– my mother was a nurse. she cared about people, genuinely. and she served others without asking for anything in return. because of her, I know the importance of serving others and cherishing the simple moments in life.
– my mother didn’t play by the rules. we ate out on sundays. we were friends with every kind of person. we talked about pooping and farting. we talked in accents. we watched R rated movies. we ate ice cream cake with our hands (burr). we sang karaoke and didn’t bleep out the swear words. we peed with the door open. we lived life the way we wanted to, not by how everyone else thought we should, how society or our church expected us to, but how we felt was good for us. because of her, I don’t panic about making mistakes. I learn from them and I don’t sweat the small stuff.
– my mother tried to bring her family together. she tried to make others feel included. because of her, I want to surround myself with family and friends who make me feel good, and who can laugh at my jokes, and listen to me on a bad day.
– my mother was a beautiful, strong, hard working, silly, amazing woman. and I will always remember her for the things she did for me.

I am so fortunate for the short time I shared with my mom. She taught me more in 12 years than most learn in a lifetime.

Thank you mom. I love you so much. Happy Birthday. 

Three little birds.

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Why did you get a tattoo?

The question of the month. For me.

I was the person four years ago shouting at the top of my lungs that I would NEVER get a tattoo.

I think I was simply scared. Scared of what others might think. But I’ve done a lot of changing over the years.

I have three birds flying high on my right ankle. My first tattoo, and I decided to put it on a bone. It hurt like I suppose 5 million bee stings would. But I managed. I just needed to remind myself to breathe deep.

There are three birds; therefore, there are three reasons I endured the pain of permanently inking my body.

#1: Strength.

There is a saying that goes a little something like this:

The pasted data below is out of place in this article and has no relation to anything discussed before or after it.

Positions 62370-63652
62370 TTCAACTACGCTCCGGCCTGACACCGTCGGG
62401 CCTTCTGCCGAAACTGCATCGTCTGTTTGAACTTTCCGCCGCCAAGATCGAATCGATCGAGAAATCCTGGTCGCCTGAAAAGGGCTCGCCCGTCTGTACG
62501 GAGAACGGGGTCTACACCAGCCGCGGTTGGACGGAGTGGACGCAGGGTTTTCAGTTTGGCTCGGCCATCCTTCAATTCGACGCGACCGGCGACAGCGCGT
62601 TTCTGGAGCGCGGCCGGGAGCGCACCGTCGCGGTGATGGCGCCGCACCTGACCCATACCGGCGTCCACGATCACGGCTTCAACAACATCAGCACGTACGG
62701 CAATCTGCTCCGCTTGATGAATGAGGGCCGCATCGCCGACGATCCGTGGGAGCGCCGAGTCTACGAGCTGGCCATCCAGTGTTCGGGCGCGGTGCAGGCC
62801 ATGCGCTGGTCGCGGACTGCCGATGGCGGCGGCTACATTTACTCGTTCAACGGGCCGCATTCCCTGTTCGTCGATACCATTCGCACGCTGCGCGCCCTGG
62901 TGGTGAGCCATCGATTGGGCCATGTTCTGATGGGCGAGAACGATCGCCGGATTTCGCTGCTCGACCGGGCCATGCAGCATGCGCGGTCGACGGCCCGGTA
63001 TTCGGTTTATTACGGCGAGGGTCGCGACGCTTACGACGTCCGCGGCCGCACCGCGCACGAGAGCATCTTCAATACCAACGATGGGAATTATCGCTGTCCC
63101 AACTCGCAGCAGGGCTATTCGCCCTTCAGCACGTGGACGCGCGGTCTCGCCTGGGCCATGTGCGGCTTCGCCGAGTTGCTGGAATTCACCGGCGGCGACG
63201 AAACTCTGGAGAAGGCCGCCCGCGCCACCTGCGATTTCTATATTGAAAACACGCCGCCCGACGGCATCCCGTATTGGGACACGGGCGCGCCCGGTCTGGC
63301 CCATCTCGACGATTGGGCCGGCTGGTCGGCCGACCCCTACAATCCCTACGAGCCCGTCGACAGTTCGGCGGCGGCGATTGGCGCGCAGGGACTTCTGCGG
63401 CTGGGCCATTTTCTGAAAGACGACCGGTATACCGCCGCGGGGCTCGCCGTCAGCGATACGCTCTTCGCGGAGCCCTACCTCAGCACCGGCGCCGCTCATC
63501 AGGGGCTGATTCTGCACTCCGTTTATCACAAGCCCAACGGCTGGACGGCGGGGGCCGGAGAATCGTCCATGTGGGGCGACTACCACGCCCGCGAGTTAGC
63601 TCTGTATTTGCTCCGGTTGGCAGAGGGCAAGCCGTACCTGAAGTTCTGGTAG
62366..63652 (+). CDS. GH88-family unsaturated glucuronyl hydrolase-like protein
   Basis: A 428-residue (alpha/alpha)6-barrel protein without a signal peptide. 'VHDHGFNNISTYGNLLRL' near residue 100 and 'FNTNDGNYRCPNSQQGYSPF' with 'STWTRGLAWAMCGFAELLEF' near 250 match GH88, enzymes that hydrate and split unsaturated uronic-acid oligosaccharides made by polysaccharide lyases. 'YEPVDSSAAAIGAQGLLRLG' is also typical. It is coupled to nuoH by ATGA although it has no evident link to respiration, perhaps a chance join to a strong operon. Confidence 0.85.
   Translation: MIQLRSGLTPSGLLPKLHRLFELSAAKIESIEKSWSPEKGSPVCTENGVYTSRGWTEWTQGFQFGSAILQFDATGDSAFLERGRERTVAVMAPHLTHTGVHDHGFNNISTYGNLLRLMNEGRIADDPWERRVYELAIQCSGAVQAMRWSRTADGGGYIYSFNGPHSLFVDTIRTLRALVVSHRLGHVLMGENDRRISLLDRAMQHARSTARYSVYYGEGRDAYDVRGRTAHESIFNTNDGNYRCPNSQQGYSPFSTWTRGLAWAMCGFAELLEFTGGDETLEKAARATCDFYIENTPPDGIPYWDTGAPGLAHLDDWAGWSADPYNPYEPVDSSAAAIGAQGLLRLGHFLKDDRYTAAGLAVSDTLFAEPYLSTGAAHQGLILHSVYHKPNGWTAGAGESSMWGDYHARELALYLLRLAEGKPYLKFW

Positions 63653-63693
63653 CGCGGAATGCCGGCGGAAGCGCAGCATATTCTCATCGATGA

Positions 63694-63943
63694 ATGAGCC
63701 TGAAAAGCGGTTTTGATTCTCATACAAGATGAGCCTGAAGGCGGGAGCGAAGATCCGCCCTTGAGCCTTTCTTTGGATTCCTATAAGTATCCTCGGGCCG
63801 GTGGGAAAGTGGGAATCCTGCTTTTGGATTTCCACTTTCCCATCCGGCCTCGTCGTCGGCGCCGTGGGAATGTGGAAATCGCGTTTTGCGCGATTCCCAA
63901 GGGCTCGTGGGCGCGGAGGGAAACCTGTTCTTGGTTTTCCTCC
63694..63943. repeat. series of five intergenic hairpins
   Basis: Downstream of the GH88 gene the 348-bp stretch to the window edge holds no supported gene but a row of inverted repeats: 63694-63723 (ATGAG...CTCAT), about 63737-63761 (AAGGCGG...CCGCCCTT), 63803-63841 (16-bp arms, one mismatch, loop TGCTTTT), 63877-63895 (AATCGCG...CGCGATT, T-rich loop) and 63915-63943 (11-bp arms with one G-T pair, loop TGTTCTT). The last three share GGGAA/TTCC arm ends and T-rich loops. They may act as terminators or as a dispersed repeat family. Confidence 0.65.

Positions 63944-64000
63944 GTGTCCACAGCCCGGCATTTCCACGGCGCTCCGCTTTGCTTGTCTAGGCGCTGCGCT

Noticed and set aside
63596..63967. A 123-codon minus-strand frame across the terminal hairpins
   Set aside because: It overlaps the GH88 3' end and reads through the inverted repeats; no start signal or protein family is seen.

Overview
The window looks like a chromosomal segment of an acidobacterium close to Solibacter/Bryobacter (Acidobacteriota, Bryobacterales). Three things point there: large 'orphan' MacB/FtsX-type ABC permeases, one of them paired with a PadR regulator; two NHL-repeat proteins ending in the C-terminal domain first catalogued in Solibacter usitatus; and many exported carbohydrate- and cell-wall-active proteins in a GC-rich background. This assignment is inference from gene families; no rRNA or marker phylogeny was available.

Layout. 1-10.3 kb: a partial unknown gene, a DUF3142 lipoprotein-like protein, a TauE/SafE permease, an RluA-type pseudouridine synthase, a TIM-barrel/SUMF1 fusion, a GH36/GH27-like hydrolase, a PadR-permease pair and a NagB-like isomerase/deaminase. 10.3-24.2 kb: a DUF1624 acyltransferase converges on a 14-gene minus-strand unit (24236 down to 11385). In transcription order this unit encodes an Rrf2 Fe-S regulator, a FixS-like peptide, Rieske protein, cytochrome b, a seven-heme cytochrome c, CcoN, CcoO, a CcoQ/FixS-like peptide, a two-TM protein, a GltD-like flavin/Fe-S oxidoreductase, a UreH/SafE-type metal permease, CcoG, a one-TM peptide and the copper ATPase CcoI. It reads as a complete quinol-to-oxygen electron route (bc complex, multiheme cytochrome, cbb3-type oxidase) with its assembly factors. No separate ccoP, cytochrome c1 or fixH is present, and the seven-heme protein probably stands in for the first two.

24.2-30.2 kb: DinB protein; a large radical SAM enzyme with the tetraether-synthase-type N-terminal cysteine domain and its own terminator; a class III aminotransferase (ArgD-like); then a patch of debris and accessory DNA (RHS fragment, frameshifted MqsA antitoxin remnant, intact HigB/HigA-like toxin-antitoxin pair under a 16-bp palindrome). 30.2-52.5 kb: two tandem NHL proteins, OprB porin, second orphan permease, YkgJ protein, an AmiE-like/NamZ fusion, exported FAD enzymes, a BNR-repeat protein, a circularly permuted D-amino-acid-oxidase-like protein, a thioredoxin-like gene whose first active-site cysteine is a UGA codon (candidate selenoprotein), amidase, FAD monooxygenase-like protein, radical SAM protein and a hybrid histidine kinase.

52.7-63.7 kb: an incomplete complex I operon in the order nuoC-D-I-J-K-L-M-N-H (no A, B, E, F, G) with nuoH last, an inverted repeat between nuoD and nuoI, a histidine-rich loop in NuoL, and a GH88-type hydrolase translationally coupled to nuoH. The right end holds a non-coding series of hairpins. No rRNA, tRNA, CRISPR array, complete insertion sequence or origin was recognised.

“Anyone can give up, it’s the easiest thing in the world to do. But to hold it together when everyone else would understand if you fell apart, that’s true strength.” This is honestly the best way I can describe how I’ve lived most of my life. I believe I’ve been faced with challenges that most people never even catch a glimpse of. And that’s ok. I’ve learned to deal. I’ve also realized that my trials don’t even come close to some of the pain others have to bare. But I’m not trying to compete. I’m just trying to get perspective, that life is only as hard and easy as you make it to be. I make choices everyday that place me in situations that I get to decide how I react. And with my strength, that only gets stronger, I face each trial a little differently. And a little better. And in the end, I’m only stronger from it.
One bird belongs to my mother. It reminds me each day that she would want me to keep flying, even if she can’t.

#2: Freedom. 

There have been physical and mental restrictions in my life. There are things that I cannot control. And sometimes I feel as if I am behind bars. And there have been people in my life who I care truly and deeply about who have had to face the trial of actually being behind thick bars locking them out from the rest of the world. And it’s cold and dark. And color is limited. And life is poor. And I cannot do anything about it. But in recent events God has given meaning behind this particular trial. And I have gained a new perspective on how important and fragile our freedom is. I don’t ever want to take it for granted. And each day I will be brave and live freely.
One bird belongs to my father. It reminds me each day of the sacrifices he has made for my sister and I.

#3. Champion.

In my opinion, being a champion sometimes means doing things you don’t want to do, but you do them anyway. I have had to endure this kind of pressure before and I’ve struggled to accomplish the things asked of me sometimes. But my sister, is  the true definition of a champion. She is someone who stepped up to the plate even though she didn’t have to. And especially when she didn’t want to. But she has been my champion. She has rooted for me. And she has had to be the bad cop sometimes. And she’s been a support that has lifted me to places I never thought possible. I love her dearly. And I hope to be half of what she is someday. I could die happy.
One bird belongs to my sister. It reminds me each day that she always has my back, and will remain loyal and true. And will defend me until the end. She is my champion through and through.

The three birds represent my family and their greatest lessons they have taught me. I am forever in their debt. And that is why this tattoo will forever remain with these meanings. And I will never regret those lessons, no matter the pain I had to endure. It was the least I could do to endure the 20 minutes of torture on my skin to remind me of the pain I’ve been through in my life and surely will continue to. But with strength, freedom, and my champion — I will be just fine.